Budget 2023: How does it affect you?
On 15 March 2023, Chancellor Jeremy Hunt delivered his financial update, and the Department for Work and Pensions published a policy paper called ‘Transforming Support: The Health and Disability White Paper’. In this blog, we’ll talk through some highlights of what the budget (and white paper) might mean for people living with mental illness.
Energy Price Support
Research has shown that living in a home that is not properly heated can harm your mental health, and that:
- People who have not experienced mental distress in the past are twice as likely to experience severe mental distress if their home is not suitably warm.
- People who are already on the borderline for experiencing severe mental distress are three times more likely to experience severe mental distress if they cannot properly heat their homes.
There is currently a price guarantee on energy bills, meaning that the average household bills in England should be no more than £2,500 per year. This guarantee has now been extended until the end of June 2023. Whereas this is good news, we are still in a cost-of-living crisis and energy bills remain high. Have a look at our page on managing mental health and money while the cost of fuel bills remains high for more information.
Some people pay for their energy bills through a pre-payment meter. This is where you add money to the meter before using the gas or electricity, rather than getting a monthly or quarterly bill, or paying through direct debit. 51% of people on pre-payment meters have a health condition or disability. If you are in arrears with your gas or electricity bill, an extra charge can be applied to the meter for you to repay the debt.
Some people prefer pre-payment meters as they can help them budget, particularly if they have a mental illness that means they forget to pay bills. However, pre-payment meters tend to be more expensive. The chancellor has now announced that energy providers can no longer charge more for energy that is supplied through a pre-payment meter. Ofgem Chief Executive James Brearley has also announced that energy suppliers would not be restarting the practice of forced installation of pre-payment meters beyond March 31st, 2023, and will only do so if energy suppliers can show that they are not charging more for energy via pre-payment meters.
In this budget, the government has pledged to increase funding for Individual Placement Support services (IPS). IPS offers person-centred support, looking at and addressing the barriers that people living with severe mental illness face moving into employment. The support is tailored to their needs and IPS services create a support plan looking at current skills and working with the person around supporting them to find a vocation that has a positive effect on their well-being. Once the person is in work, they still work with the IPS service to support them to stay in work.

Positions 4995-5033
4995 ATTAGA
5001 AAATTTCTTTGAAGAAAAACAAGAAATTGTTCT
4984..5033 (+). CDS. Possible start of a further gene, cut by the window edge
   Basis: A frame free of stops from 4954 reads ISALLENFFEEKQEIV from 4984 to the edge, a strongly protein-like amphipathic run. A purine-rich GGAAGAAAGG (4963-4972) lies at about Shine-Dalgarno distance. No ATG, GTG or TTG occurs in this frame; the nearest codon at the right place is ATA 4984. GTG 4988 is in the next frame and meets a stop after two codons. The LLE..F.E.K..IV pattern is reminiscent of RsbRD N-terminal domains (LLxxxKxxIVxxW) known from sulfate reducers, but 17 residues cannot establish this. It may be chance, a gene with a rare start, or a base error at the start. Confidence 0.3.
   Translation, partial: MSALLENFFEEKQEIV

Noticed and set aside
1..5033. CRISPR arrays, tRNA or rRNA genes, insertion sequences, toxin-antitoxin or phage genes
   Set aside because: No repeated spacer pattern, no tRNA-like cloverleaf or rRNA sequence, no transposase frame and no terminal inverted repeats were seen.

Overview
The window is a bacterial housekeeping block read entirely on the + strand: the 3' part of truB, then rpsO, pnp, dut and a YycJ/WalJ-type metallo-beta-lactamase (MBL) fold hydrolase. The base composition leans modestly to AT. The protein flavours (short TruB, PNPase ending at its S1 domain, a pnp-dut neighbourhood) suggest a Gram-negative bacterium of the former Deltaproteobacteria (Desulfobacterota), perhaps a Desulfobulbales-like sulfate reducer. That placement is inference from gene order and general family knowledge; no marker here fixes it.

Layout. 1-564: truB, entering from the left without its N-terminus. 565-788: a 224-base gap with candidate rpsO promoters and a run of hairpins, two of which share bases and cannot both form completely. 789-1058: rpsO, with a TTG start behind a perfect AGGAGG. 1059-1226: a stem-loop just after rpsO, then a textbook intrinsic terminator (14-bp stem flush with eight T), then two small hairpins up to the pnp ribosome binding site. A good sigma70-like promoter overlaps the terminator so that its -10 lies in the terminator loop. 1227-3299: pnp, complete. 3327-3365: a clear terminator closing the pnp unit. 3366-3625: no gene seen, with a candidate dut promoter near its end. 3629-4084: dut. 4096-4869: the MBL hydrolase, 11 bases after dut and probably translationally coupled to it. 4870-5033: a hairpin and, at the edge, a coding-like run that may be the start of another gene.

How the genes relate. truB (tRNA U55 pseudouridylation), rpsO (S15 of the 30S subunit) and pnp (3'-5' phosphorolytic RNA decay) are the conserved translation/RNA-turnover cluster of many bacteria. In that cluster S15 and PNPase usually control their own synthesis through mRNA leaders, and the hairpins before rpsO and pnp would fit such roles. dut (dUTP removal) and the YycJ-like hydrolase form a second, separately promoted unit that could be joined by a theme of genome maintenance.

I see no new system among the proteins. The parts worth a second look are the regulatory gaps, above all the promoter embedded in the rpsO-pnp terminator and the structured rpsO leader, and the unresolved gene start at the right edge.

This increase in funding should mean that more people with severe mental illness get access to IPS. You can usually be referred to IPS by a healthcare professional if you are receiving specialist mental health support, for example from a Community Mental Health Team.
Many people living with mental illness find that when they are in work, they need the support of occupational health. Occupational health services support people with health conditions in work, for example by suggesting adjustments that should be made to working practices to support people with health conditions.
The government will be supporting more businesses to offer occupational health support to their employees, and it is worthwhile checking if your employer currently offers occupational health assessments and support. You can find out more about occupational health on the ACAS website.
The government has also said that people will have more rights to work flexibly. This might mean things like:
- Working flexible hours
- Working part-time
- Working remotely or on a hybrid basis
- Taking career breaks
Flexible working can have a positive impact on well-being with one survey showing that 39% of people who work flexibly see an improvement in their well-being.
In addition to these measures, the government also supports plans to offer additional leave to people with caring responsibilities; this may include people caring for people with mental illnesses.
The Work Capability Assessment (WCA) is the way the Department for Work and Pensions (DWP) assesses whether or not you are fit for work, and if you get extra amounts in your Universal Credit or Employment and Support Allowance (ESA) because you are too unwell to work.
The government plans to abolish the WCA and instead tie the extra amounts you receive to Personal Independence Payment (PIP). In other words, you would need to be in receipt of PIP to get these extra amounts. The plans for this have not been announced in full yet and it will not happen quickly, but it could mean a change of income for people who are not fit for work.
Alongside this change, the government will be implementing a new Universal Support programme in England and Wales to help people with disabilities such as long-term mental health problems get into and stay in work. We will keep our website updated as more of these plans are announced.
For more money advice, see our tips for managing your mental health and money in 2023.
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